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Virginia Reckless Driving: Where Speeding Can Become Criminal

CrimDef8

The Commonwealth of Virginia recognizes that speeding is an extremely dangerous behavior that can result in property damage, physical injury, and even death. That is why certain types of speeding can result in criminal charges for reckless driving, which features extremely harsh penalties.

In most cases, reckless driving is a Class 1 misdemeanor. If convicted, the punishment can include confinement for one year and fines of up to $2,500. Though, in cases that involve a fatality, reckless driving can become a Class 6 felony. At that level, the punishment can include confinement for one to five years and fines of up to $2,500.

Furthermore, reckless driving convictions feature mandatory driver’s license forfeiture under Code of Virginia Section 46.2-392. The forfeiture period can range from 10 days to 6months, depending on the circumstances of the offense.

In order to avoid these levels of criminal charges, Virginia drivers should maintain a reasonable speed at all times.

Minor Speeding Offenses

When a driver engages in minor speeding – exceeding the posted limit by only a few miles per hour – it is unlikely to result in reckless driving charges. Instead, the driver will likely receive a speeding ticket, which is typically punishable by a fine.

Speeding tickets are usually appropriate when a driver is operating their motor vehicle:

  • Between 1 and 19 miles per hour above the posted limit; or
  • Under 80 miles per hour on certain highways.

Outside of extreme situations, lower-level speeding tickets, like the ones described above, rarely rise to the level of reckless driving. Even with minor speeding offenses, there are points assessed to the driver’s license. If a driver accumulates too many points, they can face driver’s license suspension or revocation.

Excessive Speeding Offenses

Code of Virginia Section 46.2-862 details the laws that classify excessive speeding as a reckless driving offense. This section prohibits any driver from operating a motor vehicle:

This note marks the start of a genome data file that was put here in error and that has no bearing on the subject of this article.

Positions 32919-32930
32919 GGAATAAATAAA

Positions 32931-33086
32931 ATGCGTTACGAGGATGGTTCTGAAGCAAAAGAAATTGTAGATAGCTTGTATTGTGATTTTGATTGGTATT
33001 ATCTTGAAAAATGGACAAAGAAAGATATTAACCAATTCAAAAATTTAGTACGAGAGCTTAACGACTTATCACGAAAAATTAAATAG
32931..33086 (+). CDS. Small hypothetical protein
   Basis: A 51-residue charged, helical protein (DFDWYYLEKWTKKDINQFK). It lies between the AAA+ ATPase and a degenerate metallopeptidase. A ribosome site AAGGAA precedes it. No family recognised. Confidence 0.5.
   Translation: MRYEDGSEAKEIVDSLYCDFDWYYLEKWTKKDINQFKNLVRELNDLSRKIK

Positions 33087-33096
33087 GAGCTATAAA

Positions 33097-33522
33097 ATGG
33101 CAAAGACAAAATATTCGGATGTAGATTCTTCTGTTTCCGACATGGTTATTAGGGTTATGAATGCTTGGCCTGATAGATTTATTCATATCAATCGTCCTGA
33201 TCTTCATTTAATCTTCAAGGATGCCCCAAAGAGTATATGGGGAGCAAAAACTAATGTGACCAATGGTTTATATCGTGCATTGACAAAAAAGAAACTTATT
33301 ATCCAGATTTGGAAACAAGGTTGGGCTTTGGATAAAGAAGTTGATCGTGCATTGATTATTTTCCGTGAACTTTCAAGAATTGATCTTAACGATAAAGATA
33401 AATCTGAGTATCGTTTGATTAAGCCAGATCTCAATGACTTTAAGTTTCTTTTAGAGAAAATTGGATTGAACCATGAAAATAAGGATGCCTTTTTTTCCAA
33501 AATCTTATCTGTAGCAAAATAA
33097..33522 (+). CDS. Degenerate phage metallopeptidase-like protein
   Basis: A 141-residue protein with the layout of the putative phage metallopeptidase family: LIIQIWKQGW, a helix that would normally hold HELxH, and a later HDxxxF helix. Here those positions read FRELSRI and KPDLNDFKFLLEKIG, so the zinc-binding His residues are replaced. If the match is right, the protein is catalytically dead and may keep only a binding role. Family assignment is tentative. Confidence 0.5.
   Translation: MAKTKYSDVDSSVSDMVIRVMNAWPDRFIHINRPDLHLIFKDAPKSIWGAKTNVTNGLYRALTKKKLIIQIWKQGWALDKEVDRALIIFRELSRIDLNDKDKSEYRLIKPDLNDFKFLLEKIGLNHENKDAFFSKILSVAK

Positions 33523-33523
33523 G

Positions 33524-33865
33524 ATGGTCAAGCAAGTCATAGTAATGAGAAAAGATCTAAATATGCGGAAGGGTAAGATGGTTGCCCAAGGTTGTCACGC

• 20 miles per hour or more over the posted limit, or
  • 80 miles per hour or more anywhere in the commonwealth.

Any driver who violates Section 46.2-862 is guilty of reckless driving and can face criminal penalties under Virginia law.

Unreasonable Speeding Offenses

Code of Virginia Section 46.2-868 requires all drivers to operate motor vehicles at a reasonable speed. This section does not specify a level of speed that qualifies as unreasonable. Rather, drivers must pay attention to traffic, weather, and road conditions, and adjust their speed accordingly. In these situations, it does not matter whether the driver was under the posted speed limit.

Any driver who violates Section 46.2-868 is guilty of reckless driving and can face criminal penalties under Virginia law.

Contact Us today for Help

If you have legal questions about reckless driving in Virginia, it can be decidedly productive to consult with a proficient criminal defense attorney. The Winchester reckless driving attorneys at Simms Showers LLP are  demonstratively skilled in the field of criminal defense, including offenses involving reckless driving. If you need legal help with criminal defense, contact us today for a free initial consultation.

https://www.simmsshowerslaw.com/virginia-police-officer-faces-reckless-driving-charges-for-excessive-speeding/

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Contact the Leesburg, Winchester & Loudoun County Attorneys of Simms Showers LLP today

Simms Showers LLP is conveniently located two blocks from the Loudoun County Courthouse. Our criminal defense firm offers a free phone consultation for criminal or personal injury cases. Se habla español. Call Simms Showers LLP for quality legal counsel today at 703-997-7821 or contact us online.

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